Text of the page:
Globally-recognised conceptions of an inclusive economy call for opportunity, power and profits to be shared broadly; and for more of us to participate not just as workers and consumers but as decision makers and business owners, allowing us to take greater collective responsibility for our work, our communities and our planet. 

This means finding ways of doing business that escape the straitjacket of lone wolf entrepreneurship, investor control, the single bottom line and shareholder primacy.  It means actively seeking out alternative means of earning a living, organising work and sharing value.  We need much more transparency, accountability, solidarity and responsibility in business. We also need a far broader distribution of ownership and control in the economy. 

This is what co-ops do. Any inclusive economic policy that fails to create the right conditions for co-op development is fundamentally flawed. The UK government needs to hear this.

​2018 in Westminster

The year will acually start well for co-ops in Westminster, with government legislation passing through Parliament to make audit requirements for co-ops fairer. But let’s not pretend this is anything other than maintenance work, something government should really do as a matter of course through mainstream business policy.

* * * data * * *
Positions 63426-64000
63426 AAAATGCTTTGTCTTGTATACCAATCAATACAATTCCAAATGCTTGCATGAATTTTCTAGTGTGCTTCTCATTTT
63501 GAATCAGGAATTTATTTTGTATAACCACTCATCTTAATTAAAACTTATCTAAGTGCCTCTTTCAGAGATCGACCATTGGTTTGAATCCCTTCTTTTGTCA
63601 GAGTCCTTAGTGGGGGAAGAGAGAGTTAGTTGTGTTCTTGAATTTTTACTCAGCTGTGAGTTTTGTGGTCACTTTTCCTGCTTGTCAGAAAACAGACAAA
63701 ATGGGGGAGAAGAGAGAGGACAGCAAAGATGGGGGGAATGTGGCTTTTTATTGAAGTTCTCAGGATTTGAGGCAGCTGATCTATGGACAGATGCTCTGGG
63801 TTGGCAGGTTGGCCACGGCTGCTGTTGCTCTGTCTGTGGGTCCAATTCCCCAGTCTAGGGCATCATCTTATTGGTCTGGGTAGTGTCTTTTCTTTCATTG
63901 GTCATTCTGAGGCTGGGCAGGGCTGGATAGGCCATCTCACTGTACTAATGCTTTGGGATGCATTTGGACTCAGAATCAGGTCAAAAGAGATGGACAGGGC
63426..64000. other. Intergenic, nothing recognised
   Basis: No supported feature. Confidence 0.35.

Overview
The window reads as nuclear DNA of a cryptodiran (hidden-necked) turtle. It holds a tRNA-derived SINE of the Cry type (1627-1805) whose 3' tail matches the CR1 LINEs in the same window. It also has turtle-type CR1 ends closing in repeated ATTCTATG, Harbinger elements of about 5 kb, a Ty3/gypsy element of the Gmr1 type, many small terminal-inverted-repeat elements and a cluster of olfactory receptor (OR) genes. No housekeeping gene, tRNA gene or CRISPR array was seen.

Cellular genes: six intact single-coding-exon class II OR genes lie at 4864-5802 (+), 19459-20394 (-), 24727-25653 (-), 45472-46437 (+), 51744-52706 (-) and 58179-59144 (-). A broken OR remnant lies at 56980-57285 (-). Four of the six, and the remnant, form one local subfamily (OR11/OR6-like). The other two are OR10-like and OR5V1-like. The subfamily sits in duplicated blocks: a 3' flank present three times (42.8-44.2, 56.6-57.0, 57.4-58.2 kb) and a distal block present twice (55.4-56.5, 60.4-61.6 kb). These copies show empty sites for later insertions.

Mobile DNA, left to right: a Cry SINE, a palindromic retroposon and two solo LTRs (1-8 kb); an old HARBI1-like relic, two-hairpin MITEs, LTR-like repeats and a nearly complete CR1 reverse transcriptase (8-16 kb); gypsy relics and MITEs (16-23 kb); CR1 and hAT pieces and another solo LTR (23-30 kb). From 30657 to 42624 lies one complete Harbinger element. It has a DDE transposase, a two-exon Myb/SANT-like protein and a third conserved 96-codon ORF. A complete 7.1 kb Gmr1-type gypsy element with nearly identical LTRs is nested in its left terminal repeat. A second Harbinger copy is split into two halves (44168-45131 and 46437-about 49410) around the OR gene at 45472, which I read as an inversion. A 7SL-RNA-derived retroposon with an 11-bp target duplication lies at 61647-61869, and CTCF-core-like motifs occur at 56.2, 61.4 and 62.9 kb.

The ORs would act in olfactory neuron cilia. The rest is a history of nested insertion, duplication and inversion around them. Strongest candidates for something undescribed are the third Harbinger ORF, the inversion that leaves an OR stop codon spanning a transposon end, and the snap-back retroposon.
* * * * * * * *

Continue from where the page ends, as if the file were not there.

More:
Thinking bigger, we are responding to the Labour Party's call for ideas on doubling the size of the UK co-op economy. What emerges is a progressive but pragmatic policy programme that any UK government could adopt. Among other things, the UK government could champion and support community economic development, reconfigure business start-up schemes, overhaul co-op law and make it easier and cheaper to incorporate as a co-op. With a bit more political support the potential is huge. 

Click here to read our briefing for the Labour leadership

January will also see the launch of the UK government's Civil Society Strategy consultation, which will focus on how different parts of the Whitehall machine serve charities and the social economy. While the framing is not quite right for co-ops, it’s an opportunity to challenge the government to make it easier for people to start and run a co-op. 

This year government will also begin consultation on the UK Shared Prosperity Fund. This will eventually replace EU Structural Funds when it comes to things like regional growth spending. The 2017 Conservative Manifesto linked it specifically to ambitions to foster a more inclusive economy.  We'll be making a case for diversifying approaches to local economic development and enterprise support.

While the powerful gather in Davos we hope you'll join with us and other co-ops to renew the campaign for bolder action closer to home. 

Let us know what you think. Email me direct or post on the Facebook discussion.

And have your say on how we influence policy on your behalf by responding to our online member consultation which closes 17 January.

Thank you for supporting our policy work through your membership of Co-‑operatives UK. 

James Wright, Policy Officer

Written by James Wright
Updated: 05/01/2018